NURSING HOMES: L.A. Times Profiles Staffing Issues
Noting that hairdressers and veterinary assistants are required to have more training than nursing assistants in nursing homes, the Los Angeles Times reports that combined with "poor pay, the increasingly sick population of California's nursing homes and huge patient caseloads -- an average of 10 patients per assistant -- and you have a combustible brew long ignored in nursing home reform efforts." However, as nursing home reform comes to the front burner in the state, "for the first time, the focus is on the critical role of nurse assistants." Assemblymen Kevin Shelley (D-San Francisco) and Jack Scott (D-Altadena) have introduced measures that would require "more training, lighter workloads and more pay," which now averages $7 per hour. David Helmsin of the California Association of Health Facilities said, "I don't think there is any argument from anybody that there needs to be more and better trained staff." However, the Times reports that the nursing home "industry wants the state to pay for the added costs by increasing Medi-Cal reimbursement from $88 a day." This would cost the state an estimated $250 billion -- far more than the $35 million the state Legislature has earmarked for the reforms. And nursing home reform advocates don't buy nursing homes claims that they can't afford to raise staff salaries, and "point to the multimillion-dollar compensation packages received by the nursing homes top administrators."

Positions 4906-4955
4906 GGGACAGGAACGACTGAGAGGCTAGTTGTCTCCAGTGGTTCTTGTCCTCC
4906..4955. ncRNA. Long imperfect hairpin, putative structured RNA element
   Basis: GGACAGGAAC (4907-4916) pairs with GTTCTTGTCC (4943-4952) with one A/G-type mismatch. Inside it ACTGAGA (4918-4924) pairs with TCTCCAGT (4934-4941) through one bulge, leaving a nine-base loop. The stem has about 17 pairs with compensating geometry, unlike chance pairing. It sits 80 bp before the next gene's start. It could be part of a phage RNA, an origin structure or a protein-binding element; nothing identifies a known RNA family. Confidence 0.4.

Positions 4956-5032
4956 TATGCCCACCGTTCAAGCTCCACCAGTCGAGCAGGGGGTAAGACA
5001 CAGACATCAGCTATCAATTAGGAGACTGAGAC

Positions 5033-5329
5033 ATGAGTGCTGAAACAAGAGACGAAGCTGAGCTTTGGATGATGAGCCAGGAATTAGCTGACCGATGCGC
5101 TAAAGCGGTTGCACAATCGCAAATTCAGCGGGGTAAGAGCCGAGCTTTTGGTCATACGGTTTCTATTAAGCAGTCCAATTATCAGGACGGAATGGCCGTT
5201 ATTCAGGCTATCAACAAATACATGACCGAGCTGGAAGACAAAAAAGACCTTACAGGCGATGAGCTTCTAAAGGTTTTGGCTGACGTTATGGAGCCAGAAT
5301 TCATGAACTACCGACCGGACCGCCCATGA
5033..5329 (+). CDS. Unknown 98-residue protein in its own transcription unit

So Little Time
In addition, the Times reports, the reform bills would only add 10 hours to the already minimal training required of nursing home assistants -- "high school dropouts and immigrants, single parents, foot-sore waitresses and unemployed construction workers," who often work double shifts and second jobs. And the measures would not increase state oversight of the training process. Adding to the problem is the "vicious circle of nursing home staffing, reported by nurse assistants but also acknowledged by the industry: Large patient loads and low pay lead to poor morale and high absenteeism, which raise patient loads." And since RNs are double counted as two nurse assistants, but won't do much of the drudge work like changing diapers, official staffing levels mean little. Shelley's measure would end the double counting of RNs, and "would also require that every patient receive 3.2 hours of care a day, up from the current 2.8 hour average," and rising to 3.5 hours by 2003 (Pyle, 5/28).